Seneca the Younger said...

Isn't the girl a pornographer too? She took and sent the picture.

Actually, from recent experience I suspect she's lucky she's not been charged.

Seneca the Younger said...

All pictures of minors nude are nudity? Really?

"Septembner Morn"

ironrailsironweights said...

On a related note, what is truly disturbing is the way so many adult women shave or wax themselves into pre-pubescent looking hairlessness: the hideous pedophilic Bald Eagle.

Nothing is finer - and more appropriately adult - than a thick, rich, luxuriant bush.

Peter

MadisonMan said...

@UWS: What doesn't arouse a teenage male to masturbate?

Joe said...

I blame the increased worship of childhood and especially the teenage years. What used to be a period of your life endured until you became an adult has been extended and placed in a cocoon. If that wasn't enough, there has been a strong push to extend childhood even further. We should, in fact, be going the opposite direction. Stop public schooling at 16 (as is done most everywhere else on this planet of ours.)

Add to this mix the insistence of the law and order crowd to criminalize everything and you create an absurd environment.

BTW, forget taking pictures of your baby in the bath, there are adults who freak out of you taking pictures of your kids in parks. A common theme showing up on TV dramas is a guy just taking pictures is now a pedophile.

One common thread; baby boomers in charge. The hippies have turned into hypocritical fascists.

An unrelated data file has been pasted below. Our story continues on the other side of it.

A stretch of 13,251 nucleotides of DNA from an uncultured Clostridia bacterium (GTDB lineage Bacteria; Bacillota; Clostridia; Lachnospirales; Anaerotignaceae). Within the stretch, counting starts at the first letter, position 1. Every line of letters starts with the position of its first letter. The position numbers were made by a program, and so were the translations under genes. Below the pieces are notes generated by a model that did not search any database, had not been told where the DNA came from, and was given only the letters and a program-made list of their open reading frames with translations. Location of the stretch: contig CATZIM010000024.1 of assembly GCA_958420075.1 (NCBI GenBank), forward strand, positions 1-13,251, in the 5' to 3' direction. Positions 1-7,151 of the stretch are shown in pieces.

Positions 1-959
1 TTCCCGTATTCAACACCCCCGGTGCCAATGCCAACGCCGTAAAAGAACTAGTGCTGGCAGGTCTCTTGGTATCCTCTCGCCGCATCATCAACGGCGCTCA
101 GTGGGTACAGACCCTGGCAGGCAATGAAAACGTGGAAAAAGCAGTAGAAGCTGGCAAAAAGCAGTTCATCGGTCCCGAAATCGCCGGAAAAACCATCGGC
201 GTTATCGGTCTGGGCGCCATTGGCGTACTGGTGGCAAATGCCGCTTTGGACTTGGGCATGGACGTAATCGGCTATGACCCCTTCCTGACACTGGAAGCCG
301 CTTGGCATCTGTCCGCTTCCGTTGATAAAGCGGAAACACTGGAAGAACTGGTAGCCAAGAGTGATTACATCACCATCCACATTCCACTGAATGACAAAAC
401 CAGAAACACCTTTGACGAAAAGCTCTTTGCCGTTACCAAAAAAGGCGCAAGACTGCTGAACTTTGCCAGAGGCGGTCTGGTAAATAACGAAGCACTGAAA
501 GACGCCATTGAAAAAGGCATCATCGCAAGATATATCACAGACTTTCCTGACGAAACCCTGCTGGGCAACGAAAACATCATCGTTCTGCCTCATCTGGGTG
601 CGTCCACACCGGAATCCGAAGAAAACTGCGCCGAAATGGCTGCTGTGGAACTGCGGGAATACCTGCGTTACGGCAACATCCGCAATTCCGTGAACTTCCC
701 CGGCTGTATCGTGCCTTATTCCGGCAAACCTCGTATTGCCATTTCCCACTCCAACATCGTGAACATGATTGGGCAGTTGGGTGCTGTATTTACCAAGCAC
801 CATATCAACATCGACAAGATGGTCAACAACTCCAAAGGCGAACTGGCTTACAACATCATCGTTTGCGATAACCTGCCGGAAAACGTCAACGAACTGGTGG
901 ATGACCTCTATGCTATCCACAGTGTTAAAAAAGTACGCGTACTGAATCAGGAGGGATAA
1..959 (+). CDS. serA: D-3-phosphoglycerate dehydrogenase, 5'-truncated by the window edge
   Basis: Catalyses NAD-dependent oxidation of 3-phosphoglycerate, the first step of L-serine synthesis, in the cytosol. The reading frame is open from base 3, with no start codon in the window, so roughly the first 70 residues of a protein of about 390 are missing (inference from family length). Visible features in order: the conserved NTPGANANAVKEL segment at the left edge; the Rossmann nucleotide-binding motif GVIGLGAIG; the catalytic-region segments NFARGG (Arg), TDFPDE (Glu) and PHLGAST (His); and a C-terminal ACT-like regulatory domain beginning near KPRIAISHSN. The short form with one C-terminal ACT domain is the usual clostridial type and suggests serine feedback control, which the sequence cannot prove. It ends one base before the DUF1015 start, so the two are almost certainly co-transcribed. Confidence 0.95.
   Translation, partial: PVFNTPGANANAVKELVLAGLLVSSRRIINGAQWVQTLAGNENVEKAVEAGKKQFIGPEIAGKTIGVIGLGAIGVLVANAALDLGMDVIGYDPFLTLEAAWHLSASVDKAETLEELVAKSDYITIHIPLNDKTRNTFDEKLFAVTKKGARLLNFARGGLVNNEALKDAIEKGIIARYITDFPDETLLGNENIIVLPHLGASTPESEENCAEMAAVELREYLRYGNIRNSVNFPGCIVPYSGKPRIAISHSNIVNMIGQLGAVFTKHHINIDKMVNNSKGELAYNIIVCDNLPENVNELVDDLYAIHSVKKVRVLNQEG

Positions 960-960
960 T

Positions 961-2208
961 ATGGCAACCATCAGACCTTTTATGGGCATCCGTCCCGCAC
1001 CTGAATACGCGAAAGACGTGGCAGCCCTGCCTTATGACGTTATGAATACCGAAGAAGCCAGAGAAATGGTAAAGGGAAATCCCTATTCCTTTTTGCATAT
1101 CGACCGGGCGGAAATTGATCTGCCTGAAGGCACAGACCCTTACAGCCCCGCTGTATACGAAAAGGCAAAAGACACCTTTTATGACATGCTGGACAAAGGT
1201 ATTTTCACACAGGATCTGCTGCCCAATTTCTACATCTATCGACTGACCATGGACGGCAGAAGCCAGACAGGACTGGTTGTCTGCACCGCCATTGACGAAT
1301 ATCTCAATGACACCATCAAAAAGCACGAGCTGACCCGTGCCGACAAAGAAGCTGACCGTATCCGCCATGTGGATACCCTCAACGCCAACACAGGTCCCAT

Hoosier Daddy said...

You can't be proud of your body and think that showing it off undermines your self-respect, though.

I guess that depends on how you show it off doesn't it? If not then I suppose there is really no difference between the SI swimsuit model and the babe who pole dances at the local strip bar.

But the argument that you should refrain from them out of self-respect only makes sense if you assume that letting the photographer see you naked is shameful.

Again, I guess it's why you're being photographed to begin with. I bet most dad's would not object quite as much to thier daughter being the swimsuit covershot of SI as opposed to Penthouse.

This girl thought that the only person who'd be seeing her naked was a guy who already saw her naked anyway. Her problem was a lack of common sense, not a lack of self respect.

Considering she was 16 years old I'd say a combination of both.

Revenant said...

Really doubt this. No teenage girl is this oblivious.

I would go so far as to say MOST teenagers, male or female, are that oblivious. Teenagers are notoriously bad about thinking through the consequences of their actions.

I'm sure at some level the girl knew it was theoretically possible that her boyfriend would send the picture to other people, just like teenagers who have unprotected sex know it is theoretically possible that they'll have to spend the next 19 years raising a kid. Its just that they don't really believe it'll happen to THEM.

Eric said...

Should everyone who made "Blue Lagoon" be arrested?

They weren't that stupid. They used an 18-year-old body double for the nude shots.

Revenant said...

If not then I suppose there is really no difference between the SI swimsuit model and the babe who pole dances at the local strip bar.